El'gin Avila

Science Network member

El'gin Avila

El'gin Avila is an environmental health Ph.D. student at the University of Minnesota studying Industrial Hygiene. He is originally from Detroit, Michigan and is continually motivated by the history of black and brown communities and tribes in the US and abroad. He has a wide range of interests and believes a well-rounded and holistic approach to population health is key to understanding what to research and who needs to be at the table. His ultimate goal is to conduct actionable research that impacts policy and eventually become a policymaker.

When and how did you become interested in science communication and advocacy?

I became interested in science communication and advocacy when I realized black and brown communities are rarely involved in the decision-making processes around the country. Growing up at the start of the millennium, things started to change rapidly in terms of access to technology, but the decision-makers stayed predominately white men. Many of these men did not care about our plight or make an effort to come talk to us about the science. I wanted to be a physician originally but saw I could make a bigger impact through policy and population health, so I tied my interests in science communication and advocacy to the field, and I’ve been invested since.

Can you tell us a bit about your research and why it’s important for non-scientists?

My research focuses on air pollution and, sometimes separately, precarious and gig-work, or unstable, unprotected and often low-wage work. I view these to be very important issues in our society as together they deal with sustainability from a climate and economic perspective for families. Low-income families are often disproportionately affected by climate change and my goal is to help eliminate this disparity in addition to protect the public’s health. Non-scientists could find this to be important as it ultimately impacts our economy and the working class. As our economy is continually being reshaped by innovation and automation, citizens will have to adapt and occasionally take on more precarious work. As a result, my goal is to make sure there are ethical practices and initiatives in place to protect workers.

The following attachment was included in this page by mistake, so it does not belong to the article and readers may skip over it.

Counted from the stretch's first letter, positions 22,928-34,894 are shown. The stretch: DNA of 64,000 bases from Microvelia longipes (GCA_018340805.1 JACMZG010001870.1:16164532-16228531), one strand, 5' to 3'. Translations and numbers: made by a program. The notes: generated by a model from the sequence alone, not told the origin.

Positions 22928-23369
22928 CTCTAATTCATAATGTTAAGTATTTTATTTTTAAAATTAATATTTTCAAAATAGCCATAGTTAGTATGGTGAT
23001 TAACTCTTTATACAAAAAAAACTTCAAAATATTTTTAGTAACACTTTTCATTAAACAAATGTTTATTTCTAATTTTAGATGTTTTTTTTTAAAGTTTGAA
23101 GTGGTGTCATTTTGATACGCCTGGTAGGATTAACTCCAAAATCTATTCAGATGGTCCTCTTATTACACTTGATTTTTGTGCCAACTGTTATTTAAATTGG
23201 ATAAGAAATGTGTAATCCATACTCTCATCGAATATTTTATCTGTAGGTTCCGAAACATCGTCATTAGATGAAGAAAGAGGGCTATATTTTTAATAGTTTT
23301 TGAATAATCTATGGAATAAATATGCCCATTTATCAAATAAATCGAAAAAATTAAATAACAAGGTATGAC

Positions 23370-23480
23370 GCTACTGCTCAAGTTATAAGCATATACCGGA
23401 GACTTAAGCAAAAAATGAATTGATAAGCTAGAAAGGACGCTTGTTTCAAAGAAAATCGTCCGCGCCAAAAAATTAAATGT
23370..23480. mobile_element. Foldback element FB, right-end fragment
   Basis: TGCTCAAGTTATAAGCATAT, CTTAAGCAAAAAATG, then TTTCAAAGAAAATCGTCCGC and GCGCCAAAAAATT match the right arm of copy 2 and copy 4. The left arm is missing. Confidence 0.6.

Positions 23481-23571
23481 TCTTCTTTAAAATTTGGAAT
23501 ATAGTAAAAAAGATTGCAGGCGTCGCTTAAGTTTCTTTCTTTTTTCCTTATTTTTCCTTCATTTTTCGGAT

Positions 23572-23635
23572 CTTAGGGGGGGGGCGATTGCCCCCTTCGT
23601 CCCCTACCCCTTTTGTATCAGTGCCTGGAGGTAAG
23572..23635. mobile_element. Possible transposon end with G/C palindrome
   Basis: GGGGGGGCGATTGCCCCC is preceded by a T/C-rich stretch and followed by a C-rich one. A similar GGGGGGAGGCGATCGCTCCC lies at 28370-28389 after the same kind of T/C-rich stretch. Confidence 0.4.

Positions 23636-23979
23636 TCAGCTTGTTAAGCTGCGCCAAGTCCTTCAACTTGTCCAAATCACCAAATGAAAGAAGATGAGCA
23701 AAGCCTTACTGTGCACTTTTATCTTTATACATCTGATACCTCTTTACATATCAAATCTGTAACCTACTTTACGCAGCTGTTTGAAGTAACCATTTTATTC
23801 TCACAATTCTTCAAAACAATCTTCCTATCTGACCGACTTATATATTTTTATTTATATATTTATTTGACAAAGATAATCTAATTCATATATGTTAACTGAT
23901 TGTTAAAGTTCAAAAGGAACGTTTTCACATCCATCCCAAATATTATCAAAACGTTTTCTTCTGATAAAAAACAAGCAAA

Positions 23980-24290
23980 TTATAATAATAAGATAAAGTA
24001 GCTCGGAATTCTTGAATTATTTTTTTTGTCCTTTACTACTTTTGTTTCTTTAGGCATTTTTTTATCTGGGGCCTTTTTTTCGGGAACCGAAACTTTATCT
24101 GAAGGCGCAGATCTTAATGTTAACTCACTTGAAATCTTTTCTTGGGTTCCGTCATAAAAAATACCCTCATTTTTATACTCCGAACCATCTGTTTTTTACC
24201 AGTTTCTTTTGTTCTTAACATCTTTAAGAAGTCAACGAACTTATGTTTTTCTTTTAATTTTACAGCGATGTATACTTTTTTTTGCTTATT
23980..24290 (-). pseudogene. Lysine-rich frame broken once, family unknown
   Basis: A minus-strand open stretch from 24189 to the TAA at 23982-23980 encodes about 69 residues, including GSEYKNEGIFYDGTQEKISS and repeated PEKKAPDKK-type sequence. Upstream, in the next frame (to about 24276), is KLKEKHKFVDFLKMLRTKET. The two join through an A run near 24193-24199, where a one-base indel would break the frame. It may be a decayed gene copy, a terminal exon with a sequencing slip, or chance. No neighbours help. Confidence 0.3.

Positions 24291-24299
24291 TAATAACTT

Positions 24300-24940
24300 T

How do you think scientists and technical experts can use their training and critical analysis skills to get involved with political advocacy?

This year we saw a significant increase in the number of doctorate-holders in politics. It is imperative that we as scientists get involved in the decision-making process on topics such as climate change adaptation and sustainability initiatives as we can make informed and evidence-based judgments. Because some of us have been trained in critical analysis and leadership trainings, we should welcome the opportunity to make our voices heard when others disregard scientific evidence and stick to short-term economic gains. We also need to engage with the community more, and through politics we should be able to get out of our Ivory towers and back to grassroots mobilization as well.

How can science be used for public good and collective action?

Science should be used for public good and collective action as it is often funded through our tax dollars. It should be readily available to communities and should be used as supplemental evidence to support advocacy programs and policies which improve communities throughout the country. Science interpretation can be difficult, so we as scientists should be able and willing to assist communities when needed, and we should take courses in creating legible findings from our studies as well. Science can be good for providing an foundation of evidence to support equitable decisions and initiatives in our society.